Donald Trump Says He'll Consider Independent Run If He's Not 'Treated Fairly'


Republican presidential candidate Donald Trump has warned that if he is “treated unfairly” by the GOP establishment, then he will consider running on an independent ticket if he does not win the party nomination.

Trump would be breaking a loyalty pledge he had agreed upon with the Republican National Convention. The loyalty pledge is an assurance that he would not seek an independent run if he fails to become the GOP presidential nominee, MSNBC reports.

Trump has indicated he signed the pledge on the condition that he be “treated fairly” by the Republican establishment. What the billionaire businessman considers unfair remains unclear.

While Trump has enjoyed minimal resistance from the Republican establishment so far in the GOP primary, there is a mounting campaign of big-money donors who aim to “defeat and destroy” his momentum at the polls, The Wall Street Journal reports.

Trump tweeted about the article on Nov. 23, indicating the resistance against him may violate his agreement with the RNC.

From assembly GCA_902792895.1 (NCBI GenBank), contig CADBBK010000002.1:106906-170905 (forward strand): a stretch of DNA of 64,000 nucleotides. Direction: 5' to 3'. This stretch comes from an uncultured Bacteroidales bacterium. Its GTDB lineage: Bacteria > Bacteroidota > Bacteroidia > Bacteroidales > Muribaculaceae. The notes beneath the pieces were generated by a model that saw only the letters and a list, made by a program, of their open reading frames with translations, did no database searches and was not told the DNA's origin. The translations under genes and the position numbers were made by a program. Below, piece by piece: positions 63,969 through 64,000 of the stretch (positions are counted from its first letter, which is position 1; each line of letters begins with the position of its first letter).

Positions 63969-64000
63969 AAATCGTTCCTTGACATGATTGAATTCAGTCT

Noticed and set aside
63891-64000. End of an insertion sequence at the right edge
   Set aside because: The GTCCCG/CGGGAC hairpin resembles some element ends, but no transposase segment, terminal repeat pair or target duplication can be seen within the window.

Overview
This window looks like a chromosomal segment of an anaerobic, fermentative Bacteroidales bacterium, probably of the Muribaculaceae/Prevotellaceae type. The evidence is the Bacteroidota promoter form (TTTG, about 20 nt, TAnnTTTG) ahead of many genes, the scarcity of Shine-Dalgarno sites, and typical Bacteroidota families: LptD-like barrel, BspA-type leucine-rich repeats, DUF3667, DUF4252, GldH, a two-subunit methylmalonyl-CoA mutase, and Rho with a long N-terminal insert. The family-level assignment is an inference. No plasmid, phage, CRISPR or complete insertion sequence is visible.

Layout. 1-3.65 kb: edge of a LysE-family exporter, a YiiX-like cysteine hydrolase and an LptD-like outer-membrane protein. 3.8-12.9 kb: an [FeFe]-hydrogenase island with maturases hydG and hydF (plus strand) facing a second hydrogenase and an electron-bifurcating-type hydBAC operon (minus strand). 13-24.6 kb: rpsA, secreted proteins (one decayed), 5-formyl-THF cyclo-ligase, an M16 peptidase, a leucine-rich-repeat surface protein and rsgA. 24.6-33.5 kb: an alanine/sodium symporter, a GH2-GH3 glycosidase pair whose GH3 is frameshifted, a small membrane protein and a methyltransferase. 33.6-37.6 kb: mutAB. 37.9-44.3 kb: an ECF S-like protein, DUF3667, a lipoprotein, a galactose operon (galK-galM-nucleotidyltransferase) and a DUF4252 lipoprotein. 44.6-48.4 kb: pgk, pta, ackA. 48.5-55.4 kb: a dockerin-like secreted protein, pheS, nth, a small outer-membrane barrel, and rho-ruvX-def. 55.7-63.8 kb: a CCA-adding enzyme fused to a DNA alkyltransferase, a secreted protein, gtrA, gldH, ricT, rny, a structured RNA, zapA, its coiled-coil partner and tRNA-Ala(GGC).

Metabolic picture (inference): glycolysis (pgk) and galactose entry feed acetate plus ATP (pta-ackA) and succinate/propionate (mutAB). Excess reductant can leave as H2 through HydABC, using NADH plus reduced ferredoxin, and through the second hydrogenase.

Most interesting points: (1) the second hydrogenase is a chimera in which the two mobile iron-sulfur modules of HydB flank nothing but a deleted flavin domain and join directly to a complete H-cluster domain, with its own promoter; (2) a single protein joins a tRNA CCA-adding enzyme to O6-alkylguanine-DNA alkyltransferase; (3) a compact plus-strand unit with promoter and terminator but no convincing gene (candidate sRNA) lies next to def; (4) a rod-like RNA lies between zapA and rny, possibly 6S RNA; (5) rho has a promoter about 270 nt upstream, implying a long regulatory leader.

“@WSJ reports that @GOP getting ready to treat me unfairly — big spending planned against me,” Trump writes. “That wasn’t the deal!”

During a Nov. 22 appearance on ABC News, Trump changed his position on an independent party run, indicating he may be open to the idea, despite his loyalty pledge.

“Well, I’m going to have to see what happens,” Trump tells ABC News. “I have to be treated fairly. You know, when I did this, I said I have to be treated fairly. If I’m treated fairly, I’m fine. All I want to do is a level playing field.”

Trump running an independent campaign is cause for concern among Republicans. With the 2016 presidential election expected to be highly competitive, having a popular independent candidate drawing votes away from the eventual Republican nominee could cost the GOP the White House.

There are “sore-loser” laws in states including Ohio and Michigan, which bar a presidential candidate from running as an independent if they have already run under a party platform. If Trump decides to run, Republicans can use this tool to keep him from drawing away votes, MSNBC reports.

Sources: ABC News, MSNBC (2), Twitter, The Wall Street Journal / Photo credit: Gage Skidmore/Flickr

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